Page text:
Open Circle Social Action
Join together with your peers to learn about the importance of the practice of tikkun olam (repair the world), tzedek (justice), and tzedakah (charity) in Jewish tradition; work with community organizers in local advocacy organizations; and make a difference through a meaningful social action activity on a specific theme. Classes start in May 2019.
- time 20s and 30s
- location Community spaces and living rooms
- duration Six Sessions
Spring 2019 Open Circle Social Action Classes
This course will engage with the current case for reparations in America, and delve into texts and traditions to better understand what Judaism says about our duty to intervene in cases of theft and wealth hoarding, and how we can repair our world. Analyzing passages from Talmud, we will bring its ideas about retribution and reparations to the contemporary moment. Partnering with Kavod and Ujima, we will learn about current efforts to redistribute wealth and move towards organizing a community-constructed action project which implements the outcomes of our learning in our local communities. Regardless of your previous familiarity with Jewish texts or organizing, enjoy meaningful discussion and dive into action!
- When: Tuesdays, 7-8:30 p.m., May 7 – June 18
- Where: Private Residence in Porter Square
- Instructor: Alona Weimer
Alona Weimer is currently a JOIN for Justice Fellow organizing Boston-area Jews around Racial Justice. A graduate of Brandeis University with a degree in African & African American Studies and Legal Studies, Alona loves linking her love for Torah & Jewish people with her commitment to intervening in systemic oppression.
We will examine the social construction of race — and the consequences of this social construction – throughout history and into the present. We will identify the varied, interlocking ways in which white supremacy operates ideologically, institutionally, internally, and interpersonally in the United States. And we will evaluate our own personal racial identities and our family histories to identify whether and how we have benefited from or been harmed by racism and antisemitism.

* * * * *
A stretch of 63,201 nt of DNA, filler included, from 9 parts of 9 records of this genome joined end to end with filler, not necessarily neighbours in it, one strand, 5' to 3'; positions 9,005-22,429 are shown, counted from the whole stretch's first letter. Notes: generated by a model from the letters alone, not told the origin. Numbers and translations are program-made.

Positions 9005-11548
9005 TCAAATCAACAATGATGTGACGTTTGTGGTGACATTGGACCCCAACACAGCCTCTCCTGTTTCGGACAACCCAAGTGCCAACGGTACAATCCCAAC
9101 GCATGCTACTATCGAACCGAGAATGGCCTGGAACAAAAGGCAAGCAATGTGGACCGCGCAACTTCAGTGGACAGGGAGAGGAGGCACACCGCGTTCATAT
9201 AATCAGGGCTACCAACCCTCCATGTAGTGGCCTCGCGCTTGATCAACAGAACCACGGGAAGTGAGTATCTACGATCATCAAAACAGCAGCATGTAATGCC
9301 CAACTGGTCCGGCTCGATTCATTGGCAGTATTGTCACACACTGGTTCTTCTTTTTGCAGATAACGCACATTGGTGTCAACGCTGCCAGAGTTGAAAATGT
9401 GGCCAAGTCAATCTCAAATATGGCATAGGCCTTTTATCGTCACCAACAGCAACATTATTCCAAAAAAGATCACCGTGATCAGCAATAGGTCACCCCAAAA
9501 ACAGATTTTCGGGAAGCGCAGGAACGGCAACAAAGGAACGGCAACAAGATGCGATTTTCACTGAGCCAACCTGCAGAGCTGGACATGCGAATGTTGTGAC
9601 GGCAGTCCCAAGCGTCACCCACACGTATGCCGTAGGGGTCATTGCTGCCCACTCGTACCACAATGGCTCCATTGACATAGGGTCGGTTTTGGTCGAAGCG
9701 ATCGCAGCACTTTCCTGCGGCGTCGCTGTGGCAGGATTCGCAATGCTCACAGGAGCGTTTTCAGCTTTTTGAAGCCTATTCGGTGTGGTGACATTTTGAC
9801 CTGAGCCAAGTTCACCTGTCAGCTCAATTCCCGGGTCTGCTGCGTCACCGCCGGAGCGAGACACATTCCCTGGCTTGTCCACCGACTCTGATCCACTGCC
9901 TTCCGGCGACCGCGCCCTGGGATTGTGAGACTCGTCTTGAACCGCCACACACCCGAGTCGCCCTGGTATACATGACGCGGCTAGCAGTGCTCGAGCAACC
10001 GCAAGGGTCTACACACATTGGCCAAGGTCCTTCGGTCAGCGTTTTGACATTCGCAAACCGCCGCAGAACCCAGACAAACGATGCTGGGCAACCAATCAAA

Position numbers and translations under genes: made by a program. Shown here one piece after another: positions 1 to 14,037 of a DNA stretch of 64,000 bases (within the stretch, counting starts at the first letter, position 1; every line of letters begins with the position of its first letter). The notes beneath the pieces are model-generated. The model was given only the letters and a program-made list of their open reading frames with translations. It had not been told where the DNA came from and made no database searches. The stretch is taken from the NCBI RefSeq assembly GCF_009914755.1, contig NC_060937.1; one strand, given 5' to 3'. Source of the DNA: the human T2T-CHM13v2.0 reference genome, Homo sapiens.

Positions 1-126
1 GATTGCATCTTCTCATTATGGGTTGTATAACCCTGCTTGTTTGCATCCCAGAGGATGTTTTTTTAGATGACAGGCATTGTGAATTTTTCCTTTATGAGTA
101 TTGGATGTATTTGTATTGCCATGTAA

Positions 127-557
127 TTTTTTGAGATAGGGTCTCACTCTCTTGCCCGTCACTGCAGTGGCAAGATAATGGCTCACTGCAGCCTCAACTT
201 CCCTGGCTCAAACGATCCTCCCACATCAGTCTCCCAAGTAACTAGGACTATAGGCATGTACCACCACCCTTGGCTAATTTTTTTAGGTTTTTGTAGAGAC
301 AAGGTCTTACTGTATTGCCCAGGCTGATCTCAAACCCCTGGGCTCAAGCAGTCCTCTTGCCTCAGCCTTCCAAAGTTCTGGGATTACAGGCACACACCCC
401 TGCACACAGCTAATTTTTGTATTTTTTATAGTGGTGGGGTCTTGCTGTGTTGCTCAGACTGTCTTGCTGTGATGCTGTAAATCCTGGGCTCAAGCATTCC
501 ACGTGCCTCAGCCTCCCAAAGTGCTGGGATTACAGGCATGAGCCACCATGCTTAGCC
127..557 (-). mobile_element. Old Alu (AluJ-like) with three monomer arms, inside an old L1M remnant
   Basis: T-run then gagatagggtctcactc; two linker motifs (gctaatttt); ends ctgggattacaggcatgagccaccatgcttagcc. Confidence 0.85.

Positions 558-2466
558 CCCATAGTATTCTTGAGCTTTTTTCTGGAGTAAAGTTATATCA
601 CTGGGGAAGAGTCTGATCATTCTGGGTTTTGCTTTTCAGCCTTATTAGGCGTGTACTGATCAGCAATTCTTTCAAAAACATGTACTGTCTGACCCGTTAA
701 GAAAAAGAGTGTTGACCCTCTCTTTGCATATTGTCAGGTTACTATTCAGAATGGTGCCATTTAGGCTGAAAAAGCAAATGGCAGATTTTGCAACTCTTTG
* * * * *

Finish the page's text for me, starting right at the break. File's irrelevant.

Then we will move to action, studying historical examples of Jewish involvement in racial justice work and applying lessons learned to the contemporary needs of the racial justice movement. You will leave with a commitment to concrete action to expand our community’s racial justice work.
- When: Sundays, 1-6 p.m., May 12 and May 19
- Where: Temple Beth Zion, 1566 Beacon St, Brookline
- This course is free
FACILITATED BY KAVOD’S ANTI-RACISM CURRICULUM TEAM: Kavod is a vibrant lay-led Jewish community in Boston for people in their 20s and 30s committed to transformative local organizing and meaningful Jewish ritual. Kavod’s Anti-Racism Curriculum Team explores the Jewish obligation to create a more just world. We imagine a world in which Jews of all racial and ethnic backgrounds build authentic, sustained solidarity with one another and in deep relationship with other communities targeted by white supremacy.
The question of how we can stay resilient and committed to teaching in the midst of a challenging, at times demoralizing, world is one that deeply preoccupied the ancient rabbis. It is a question that continues to concern those of us invested in education and justice work today.